research note today. “The extremely aggressive targets suggest
that, contrary to some post-election hopes, the president is not
poised to soften his environmental regulation approach.”
Republicans have more power to derail another initiative
considered essential to international talks — funding for
developing countries to deal with climate change.
As a down payment, climate negotiators have sought a U.S.
pledge of about $2 billion this year, said Jake Schmidt,
director of international policy at the Natural Resources
Defense Council, an environmental group that has advised the
administration on climate policy. At least some of that money
would require congressional approval.
It’s not the first time Obama’s tried to take the debate
into his own hands.
In late 2009, after his attempt at a carbon-cutting cap-and-trade bill failed in the Senate, Obama tried to break a
deadlock at a United Nations climate conference in Copenhagen.
His proposal on how to hold China accountable for its promised
emissions cuts cleared the path for a deal in which nations
agreed to voluntary emissions cuts.
How much the latest agreement will achieve is unclear,
given the uncertainties over how Obama’s policies will play out
in the years after he leaves office.
The utility rules, sure to be challenged in court, would
cut emissions from the power sector by almost a third below 2005
levels by 2030, according to a memo distributed by the White
Just reaching the U.S.’s previous, lower goal for 2020
emissions probably requires “ambitious” action, according to a
report last month by the Rhodium Group, a New York-based
consultancy that studies climate issues. The report cited limits
on methane pollution and a phase-out of hydroflurocarbons, a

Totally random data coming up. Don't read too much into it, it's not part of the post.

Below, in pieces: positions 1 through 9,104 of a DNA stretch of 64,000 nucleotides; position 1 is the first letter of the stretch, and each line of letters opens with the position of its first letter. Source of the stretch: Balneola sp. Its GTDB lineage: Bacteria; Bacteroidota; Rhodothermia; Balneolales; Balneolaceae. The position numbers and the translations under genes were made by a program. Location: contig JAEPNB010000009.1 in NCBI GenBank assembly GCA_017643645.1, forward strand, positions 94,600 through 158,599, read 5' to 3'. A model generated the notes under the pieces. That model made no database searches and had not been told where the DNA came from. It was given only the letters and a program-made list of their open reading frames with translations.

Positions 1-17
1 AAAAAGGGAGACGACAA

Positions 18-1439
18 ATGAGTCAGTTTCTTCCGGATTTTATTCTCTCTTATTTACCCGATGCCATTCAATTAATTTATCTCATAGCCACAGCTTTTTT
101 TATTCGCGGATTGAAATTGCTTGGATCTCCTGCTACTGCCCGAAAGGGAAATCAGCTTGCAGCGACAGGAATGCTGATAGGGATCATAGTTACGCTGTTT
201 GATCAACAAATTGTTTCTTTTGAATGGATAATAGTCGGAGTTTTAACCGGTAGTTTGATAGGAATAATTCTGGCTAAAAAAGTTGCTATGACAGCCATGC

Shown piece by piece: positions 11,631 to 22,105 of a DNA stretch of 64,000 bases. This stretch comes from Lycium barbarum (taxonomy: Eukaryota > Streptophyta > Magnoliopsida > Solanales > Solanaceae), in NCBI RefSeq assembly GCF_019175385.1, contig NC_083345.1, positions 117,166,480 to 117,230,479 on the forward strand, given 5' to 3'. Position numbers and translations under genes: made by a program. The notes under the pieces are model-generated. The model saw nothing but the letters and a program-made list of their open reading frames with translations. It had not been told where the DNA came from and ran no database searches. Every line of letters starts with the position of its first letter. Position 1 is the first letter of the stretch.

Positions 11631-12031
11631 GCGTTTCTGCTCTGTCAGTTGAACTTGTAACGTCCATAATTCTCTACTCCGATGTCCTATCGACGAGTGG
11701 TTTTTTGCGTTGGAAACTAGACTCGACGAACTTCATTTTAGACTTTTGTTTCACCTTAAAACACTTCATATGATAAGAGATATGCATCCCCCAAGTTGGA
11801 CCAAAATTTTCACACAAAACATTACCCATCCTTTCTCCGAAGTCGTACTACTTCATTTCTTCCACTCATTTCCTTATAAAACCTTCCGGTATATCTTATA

potent greenhouse-gas used in refrigerants.
The White House memo contemplates both steps.
New fuel efficiency standards for heavy vehicles like
tractor-trailers are due by March 2016, the memo said. The U.S.
and China also will pour money into research on clean energy and
carbon capture, technology that could reduce emissions from
fossil fuels like oil and coal.
The administration could also use the Clean Air Act to put
limits on refineries, cement and steelmakers and other carbon
sources, said Raymond Kopp, a senior fellow at Resources for the
Future, a policy research group. If the collection of measures
doesn’t achieve enough cuts, it could be up to a future
president and Congress to seek more far-reaching legislation,
such as a tax on carbon or more support for renewable energy.
Obama’s ultimate goal is an 80 percent reduction in
greenhouse pollution by 2050, the target scientists have said is
necessary to avoid dangerous changes to the Earth’s atmosphere.
For the U.S. to reach the proposed cuts, the EPA may have
to tighten its proposal on power plants, Michael Levi, a fellow
at the Council on Foreign Relations, wrote in a blog post.
Utilities have been pushing in the other direction, asking EPA
to ease off on timelines and warning that it threatens
reliability on the power grid.
“The administration appears to be putting forward the most
it thinks it can do on all fronts,” Levi wrote. “Achieving
these goals will almost certainly require changes to the
implementation of the EPA power plant regulations.”
To contact the reporters on this story:
Alex Nussbaum in New York at
Mark Drajem in Washington at
To contact the editors responsible for this story:
Susan Warren at
Reg Gale, Will Wade